Electronic nicotine delivery systems, commonly known as e-cigarettes, are fast becoming one of the hottest and most controversial research topics.
Three new studies from the Institute for Health Research and Policy, University of Illinois, in Chicago, show that e-cigarettes are increasing in popularity, that they are becoming increasingly available in stores frequented by youth, that regulation of these products is lagging behind their growing use, and that they are highly sensitive to price increases.
The research, part of the State and Community Tobacco Control Program, funded by the National Cancer Institute, was published online June 17 in a special issue of Tobacco Control.
These and other related studies reflect an emerging debate that is dividing the research community, according to experts. On one side are those who argue that e-cigarettes are just a way for Big Tobacco to market them as a gateway to other tobacco products. On the other side are those who believe e-cigarettes are a healthier alternative to traditional cigarettes and could mean an enormous reduction in healthcare costs.
An author on all 3 of the new articles, Frank J. Chaloupka, PhD, distinguished professor of economics and director, Health Policy Center, at the University of Illinois, said that he is somewhere in the middle of the debate.
"There's potential for lot of good and potential for lot of harm" with e-cigarettes, Dr. Chaloupka told Medscape Medical News. "I think some balance of regulation that limits marketing of e-cigarettes and limits kids' access to them is the most appropriate thing to do."
Most e-cigarettes fall into 3 broad categories: cigarettelike devices; medium-sized pen-style cigarettes known as "e-hookahs," "hookah-pens," or "vape pipes"; and large tank-sized devices known as advanced personal vaporizers.
There are disposable versions of e-cigarettes that are thrown out once the battery is drained or the liquid, which contains a variable amount of nicotine, is exhausted. Reusable devices come with refillable cartridges, some with different flavoring, such as banana and chocolate.
One of the new studies that is reported in Tobacco Control found that e-cigarettes are increasing in availability and can now be found in about a third of US tobacco retailers. The availability of e-cigarettes increased from 3% in 2010 to 7% in 2011 and to 31% in 2012, the authors note. These products tend to be more widely available in stores that derive a higher proportion of revenue from tobacco product sales, they add.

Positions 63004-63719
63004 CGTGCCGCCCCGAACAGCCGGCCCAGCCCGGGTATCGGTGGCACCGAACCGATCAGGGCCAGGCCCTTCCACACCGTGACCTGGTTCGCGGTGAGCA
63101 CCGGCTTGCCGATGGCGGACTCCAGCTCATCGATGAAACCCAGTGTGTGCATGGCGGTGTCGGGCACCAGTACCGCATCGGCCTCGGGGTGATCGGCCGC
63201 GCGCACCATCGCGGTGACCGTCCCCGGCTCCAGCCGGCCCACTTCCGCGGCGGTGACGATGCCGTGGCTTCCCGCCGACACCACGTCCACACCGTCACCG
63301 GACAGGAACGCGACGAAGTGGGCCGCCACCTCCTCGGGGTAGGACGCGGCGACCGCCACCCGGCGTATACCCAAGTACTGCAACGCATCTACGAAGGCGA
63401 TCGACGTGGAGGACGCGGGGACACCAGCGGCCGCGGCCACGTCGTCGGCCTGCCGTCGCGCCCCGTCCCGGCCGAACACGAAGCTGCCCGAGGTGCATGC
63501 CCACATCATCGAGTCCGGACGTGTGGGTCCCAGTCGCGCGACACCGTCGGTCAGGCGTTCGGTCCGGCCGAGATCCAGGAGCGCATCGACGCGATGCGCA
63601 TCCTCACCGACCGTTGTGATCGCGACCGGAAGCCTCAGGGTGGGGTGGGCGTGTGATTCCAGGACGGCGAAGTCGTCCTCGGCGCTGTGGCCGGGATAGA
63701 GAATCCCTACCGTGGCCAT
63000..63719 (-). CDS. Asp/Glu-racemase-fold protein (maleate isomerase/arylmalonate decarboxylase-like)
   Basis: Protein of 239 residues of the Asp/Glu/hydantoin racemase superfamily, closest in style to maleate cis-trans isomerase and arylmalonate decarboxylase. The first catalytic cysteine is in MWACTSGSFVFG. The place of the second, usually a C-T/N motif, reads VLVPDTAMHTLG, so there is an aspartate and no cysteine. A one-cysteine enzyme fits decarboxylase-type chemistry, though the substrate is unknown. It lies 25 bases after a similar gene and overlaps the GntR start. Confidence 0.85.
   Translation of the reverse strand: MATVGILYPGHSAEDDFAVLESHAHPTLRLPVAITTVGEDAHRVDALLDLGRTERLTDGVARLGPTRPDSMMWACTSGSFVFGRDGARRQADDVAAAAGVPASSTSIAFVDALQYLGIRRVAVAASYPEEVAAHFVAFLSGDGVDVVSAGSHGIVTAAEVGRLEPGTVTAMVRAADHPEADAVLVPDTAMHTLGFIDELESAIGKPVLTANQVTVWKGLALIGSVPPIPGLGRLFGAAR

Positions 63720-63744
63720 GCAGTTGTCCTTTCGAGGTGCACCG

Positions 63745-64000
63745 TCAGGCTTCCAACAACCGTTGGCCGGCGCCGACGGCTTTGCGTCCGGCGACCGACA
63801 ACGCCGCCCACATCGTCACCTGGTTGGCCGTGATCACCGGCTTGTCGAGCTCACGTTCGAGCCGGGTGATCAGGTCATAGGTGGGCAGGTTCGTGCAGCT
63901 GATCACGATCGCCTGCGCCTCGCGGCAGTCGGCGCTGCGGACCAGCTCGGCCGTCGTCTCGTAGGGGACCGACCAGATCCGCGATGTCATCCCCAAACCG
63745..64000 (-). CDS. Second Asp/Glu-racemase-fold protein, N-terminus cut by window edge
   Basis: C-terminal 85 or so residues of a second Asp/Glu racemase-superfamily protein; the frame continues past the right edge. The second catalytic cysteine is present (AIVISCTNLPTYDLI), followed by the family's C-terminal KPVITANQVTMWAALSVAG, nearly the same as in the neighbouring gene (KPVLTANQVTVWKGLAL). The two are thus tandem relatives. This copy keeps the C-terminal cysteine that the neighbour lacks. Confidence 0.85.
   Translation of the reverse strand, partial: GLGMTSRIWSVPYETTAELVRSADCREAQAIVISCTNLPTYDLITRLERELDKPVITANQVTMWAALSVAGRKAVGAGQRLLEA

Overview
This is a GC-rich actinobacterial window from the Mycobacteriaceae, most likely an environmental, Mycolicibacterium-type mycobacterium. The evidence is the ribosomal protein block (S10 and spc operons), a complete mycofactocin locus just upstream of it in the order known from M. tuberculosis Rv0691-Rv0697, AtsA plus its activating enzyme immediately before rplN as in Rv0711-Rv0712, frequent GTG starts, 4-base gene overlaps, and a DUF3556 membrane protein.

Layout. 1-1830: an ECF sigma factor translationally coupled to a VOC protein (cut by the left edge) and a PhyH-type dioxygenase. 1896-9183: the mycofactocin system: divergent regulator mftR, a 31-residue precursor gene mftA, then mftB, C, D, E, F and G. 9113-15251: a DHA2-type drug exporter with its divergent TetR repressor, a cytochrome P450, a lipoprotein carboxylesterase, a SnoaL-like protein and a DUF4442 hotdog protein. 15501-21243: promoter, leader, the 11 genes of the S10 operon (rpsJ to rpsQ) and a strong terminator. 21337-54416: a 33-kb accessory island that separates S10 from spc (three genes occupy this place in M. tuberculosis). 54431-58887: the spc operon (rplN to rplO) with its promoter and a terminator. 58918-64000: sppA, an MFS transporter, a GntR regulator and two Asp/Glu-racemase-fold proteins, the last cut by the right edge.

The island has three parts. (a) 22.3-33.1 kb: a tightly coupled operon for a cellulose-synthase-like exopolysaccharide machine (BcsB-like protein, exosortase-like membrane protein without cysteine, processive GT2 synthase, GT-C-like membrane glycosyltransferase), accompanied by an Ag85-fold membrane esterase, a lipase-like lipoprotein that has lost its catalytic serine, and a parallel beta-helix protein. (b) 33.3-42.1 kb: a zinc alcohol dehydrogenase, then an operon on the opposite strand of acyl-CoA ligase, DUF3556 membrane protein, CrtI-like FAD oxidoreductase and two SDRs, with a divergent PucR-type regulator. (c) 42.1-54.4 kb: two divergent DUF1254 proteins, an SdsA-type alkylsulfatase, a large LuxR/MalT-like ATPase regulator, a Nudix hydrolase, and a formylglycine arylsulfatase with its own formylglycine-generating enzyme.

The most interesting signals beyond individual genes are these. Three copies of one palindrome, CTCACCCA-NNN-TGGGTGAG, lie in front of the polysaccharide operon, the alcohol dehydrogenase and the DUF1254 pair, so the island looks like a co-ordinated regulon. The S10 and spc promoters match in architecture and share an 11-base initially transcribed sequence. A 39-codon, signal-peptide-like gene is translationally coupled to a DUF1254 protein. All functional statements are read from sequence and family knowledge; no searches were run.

The study also showed that e-cigarette availability appears more likely in areas with weak tax and smoke-free air policies.
"Where they are available has changed over time," said Dr. Chaloupka. "A few years ago, people were buying them mostly online and in kiosks in malls, but they have become more available in the same places that sell traditional cigarettes, so convenience [stores], grocery stores, and other places where kids shop."
The more available e-cigarettes become, the more "normative" they appear to kids, he added.
A second study examined state laws governing e-cigarettes and found a variable and changing landscape. Currently, e-cigarettes are not regulated by the US Food and Drug Administration (FDA), although the FDA has indicated that it intends to regulate them as a tobacco product, not as a drug or delivery device. This impending regulation should not supersede existing state or local e-cigarette laws.
The research showed that 34 states have laws regulating e-cigarettes or tobacco-derived products. Of these, 28 laws apply to e-cigarettes, all of which have been adopted since 2009. These state laws exist largely within the areas of youth access (22 states) and smoke-free air (12 states) laws. Only 1 state, Minnesota, explicitly applies excise taxes to e-cigarettes.
Minnesota's law has a fairly broad definition of a tobacco product, inasmuch as it includes basically anything that contains nicotine derived from tobacco, said Dr. Chaloupka.
"Most states laws are not comprehensive," the authors note. "This means that e-cigarette use has the potential to undermine the very same clean indoor air environment that SFA [smoke-free air] laws are designed to protect, and to enable minors to access and use e-cigarette products that may contain nicotine and other harmful ingredients.